A device to prevent strokes in afib
Ask the doctor
Q. I have occasional atrial fibrillation and take anti-clotting medication. My doctor suggested that I consider getting a Watchman device. What exactly is this, and are there any drawbacks?
A. The Watchman device is a tiny, basket-like device that's implanted inside the heart (see illustration). It's designed to help prevent clots from traveling from the heart to the brain, where they might block a blood vessel and cause a stroke. Blood clots tend to form during bouts of atrial fibrillation (afib) because the heart's upper chambers (atria) quiver instead of beating normally. As a result, blood tends to stagnate and form clots, most of which form in a tiny pouch that hangs off the upper left side of the heart called the left atrial appendage (LAA).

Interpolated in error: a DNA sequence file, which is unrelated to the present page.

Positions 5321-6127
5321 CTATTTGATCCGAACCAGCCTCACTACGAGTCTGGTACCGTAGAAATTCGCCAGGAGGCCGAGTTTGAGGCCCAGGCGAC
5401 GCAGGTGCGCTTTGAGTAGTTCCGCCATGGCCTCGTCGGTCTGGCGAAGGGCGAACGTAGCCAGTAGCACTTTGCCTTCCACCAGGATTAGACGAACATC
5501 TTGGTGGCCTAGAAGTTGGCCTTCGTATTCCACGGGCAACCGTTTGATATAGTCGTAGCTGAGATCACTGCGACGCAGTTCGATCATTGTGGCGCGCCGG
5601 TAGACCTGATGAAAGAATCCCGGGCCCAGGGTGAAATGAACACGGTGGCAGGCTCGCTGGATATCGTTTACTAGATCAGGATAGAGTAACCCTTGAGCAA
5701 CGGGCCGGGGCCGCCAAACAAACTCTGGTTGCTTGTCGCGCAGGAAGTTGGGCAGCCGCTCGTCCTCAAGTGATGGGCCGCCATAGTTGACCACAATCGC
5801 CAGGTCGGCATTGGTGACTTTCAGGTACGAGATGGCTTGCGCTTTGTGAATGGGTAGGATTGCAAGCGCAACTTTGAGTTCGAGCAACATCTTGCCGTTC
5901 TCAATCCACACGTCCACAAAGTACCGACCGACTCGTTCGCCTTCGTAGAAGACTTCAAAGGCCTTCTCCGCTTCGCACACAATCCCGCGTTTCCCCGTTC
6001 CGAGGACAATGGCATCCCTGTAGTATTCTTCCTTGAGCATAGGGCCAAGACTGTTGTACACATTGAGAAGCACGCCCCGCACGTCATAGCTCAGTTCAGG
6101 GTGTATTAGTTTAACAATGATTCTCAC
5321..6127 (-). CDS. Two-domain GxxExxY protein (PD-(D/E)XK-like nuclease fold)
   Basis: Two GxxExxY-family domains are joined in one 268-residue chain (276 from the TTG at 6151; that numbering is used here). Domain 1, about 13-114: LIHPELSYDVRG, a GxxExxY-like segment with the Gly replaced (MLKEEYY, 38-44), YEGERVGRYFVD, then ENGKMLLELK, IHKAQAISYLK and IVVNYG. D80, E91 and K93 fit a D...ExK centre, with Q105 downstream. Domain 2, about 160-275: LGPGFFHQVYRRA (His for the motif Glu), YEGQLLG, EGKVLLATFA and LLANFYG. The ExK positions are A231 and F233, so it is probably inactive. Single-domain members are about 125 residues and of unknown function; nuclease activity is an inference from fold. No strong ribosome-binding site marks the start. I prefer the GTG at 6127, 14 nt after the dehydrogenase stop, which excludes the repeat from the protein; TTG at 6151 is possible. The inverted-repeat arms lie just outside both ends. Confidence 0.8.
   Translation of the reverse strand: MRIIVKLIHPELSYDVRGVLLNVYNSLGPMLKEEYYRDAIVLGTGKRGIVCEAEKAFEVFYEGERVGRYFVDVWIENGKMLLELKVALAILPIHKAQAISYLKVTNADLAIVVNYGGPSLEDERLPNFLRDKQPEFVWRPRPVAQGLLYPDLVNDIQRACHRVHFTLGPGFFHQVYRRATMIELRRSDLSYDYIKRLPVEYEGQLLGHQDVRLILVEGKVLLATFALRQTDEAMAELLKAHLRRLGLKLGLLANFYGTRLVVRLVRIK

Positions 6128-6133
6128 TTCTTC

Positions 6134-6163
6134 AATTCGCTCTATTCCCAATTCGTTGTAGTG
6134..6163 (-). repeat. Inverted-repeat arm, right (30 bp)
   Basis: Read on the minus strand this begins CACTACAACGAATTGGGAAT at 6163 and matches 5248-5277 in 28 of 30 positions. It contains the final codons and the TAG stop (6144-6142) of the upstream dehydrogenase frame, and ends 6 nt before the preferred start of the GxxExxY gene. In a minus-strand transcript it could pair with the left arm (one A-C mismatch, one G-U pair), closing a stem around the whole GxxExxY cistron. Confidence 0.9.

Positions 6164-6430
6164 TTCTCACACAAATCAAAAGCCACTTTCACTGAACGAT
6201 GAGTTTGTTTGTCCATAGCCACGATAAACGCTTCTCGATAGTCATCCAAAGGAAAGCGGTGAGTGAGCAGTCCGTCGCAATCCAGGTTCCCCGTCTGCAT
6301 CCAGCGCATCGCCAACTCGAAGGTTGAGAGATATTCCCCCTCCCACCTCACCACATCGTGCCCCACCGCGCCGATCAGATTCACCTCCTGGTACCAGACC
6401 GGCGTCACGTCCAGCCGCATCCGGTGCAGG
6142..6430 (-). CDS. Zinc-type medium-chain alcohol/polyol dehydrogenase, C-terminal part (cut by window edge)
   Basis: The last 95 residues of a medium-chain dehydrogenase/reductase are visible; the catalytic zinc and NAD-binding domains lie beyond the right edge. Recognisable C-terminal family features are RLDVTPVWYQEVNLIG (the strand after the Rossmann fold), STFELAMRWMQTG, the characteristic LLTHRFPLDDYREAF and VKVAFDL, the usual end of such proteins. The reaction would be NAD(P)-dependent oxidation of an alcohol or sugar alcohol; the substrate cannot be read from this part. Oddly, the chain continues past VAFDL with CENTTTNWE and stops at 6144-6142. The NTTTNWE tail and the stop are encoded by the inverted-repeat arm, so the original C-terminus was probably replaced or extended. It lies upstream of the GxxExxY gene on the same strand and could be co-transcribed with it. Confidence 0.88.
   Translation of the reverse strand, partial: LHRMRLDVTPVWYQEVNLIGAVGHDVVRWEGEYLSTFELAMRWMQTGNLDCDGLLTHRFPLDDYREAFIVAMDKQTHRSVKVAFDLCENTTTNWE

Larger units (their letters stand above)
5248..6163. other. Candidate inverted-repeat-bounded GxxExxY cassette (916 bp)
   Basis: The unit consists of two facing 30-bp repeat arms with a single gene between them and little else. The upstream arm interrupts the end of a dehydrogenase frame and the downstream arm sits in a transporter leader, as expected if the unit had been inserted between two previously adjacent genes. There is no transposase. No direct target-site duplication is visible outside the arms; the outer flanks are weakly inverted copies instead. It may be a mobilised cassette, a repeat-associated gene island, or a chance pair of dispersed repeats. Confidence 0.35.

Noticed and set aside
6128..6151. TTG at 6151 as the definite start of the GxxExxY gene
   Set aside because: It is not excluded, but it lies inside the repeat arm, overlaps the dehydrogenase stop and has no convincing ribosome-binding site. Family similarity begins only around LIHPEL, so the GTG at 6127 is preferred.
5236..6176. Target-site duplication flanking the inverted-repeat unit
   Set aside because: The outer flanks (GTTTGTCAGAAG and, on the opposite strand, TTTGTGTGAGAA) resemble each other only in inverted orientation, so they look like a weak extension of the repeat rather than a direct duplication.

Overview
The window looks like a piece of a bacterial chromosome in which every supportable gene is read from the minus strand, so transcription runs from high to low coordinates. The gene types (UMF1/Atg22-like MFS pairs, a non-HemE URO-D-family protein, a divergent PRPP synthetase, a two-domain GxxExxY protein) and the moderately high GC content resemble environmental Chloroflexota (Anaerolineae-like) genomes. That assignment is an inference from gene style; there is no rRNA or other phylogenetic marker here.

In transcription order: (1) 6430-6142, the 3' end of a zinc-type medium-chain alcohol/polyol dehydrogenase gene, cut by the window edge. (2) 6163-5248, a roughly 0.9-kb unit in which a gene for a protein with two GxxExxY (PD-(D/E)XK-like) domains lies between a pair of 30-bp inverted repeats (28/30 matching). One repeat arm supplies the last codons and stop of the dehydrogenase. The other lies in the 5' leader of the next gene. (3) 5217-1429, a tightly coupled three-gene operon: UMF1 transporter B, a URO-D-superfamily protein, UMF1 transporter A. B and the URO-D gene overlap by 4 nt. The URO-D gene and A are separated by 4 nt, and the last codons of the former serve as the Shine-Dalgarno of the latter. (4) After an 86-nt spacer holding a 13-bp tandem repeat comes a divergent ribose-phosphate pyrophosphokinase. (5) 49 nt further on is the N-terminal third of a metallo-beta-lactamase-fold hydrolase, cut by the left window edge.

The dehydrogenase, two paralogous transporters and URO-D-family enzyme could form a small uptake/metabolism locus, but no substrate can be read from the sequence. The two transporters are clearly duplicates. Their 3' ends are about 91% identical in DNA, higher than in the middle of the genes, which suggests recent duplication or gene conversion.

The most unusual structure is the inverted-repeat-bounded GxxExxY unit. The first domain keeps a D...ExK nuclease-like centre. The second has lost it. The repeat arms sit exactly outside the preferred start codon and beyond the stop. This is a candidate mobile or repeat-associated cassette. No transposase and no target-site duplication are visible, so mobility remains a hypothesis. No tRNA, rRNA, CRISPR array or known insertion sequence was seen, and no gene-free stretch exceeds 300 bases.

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About the Author
Christopher P. Cannon, MD, Editor in Chief, Harvard Heart Letter; Editorial Advisory Board Member, Harvard Health Publishing
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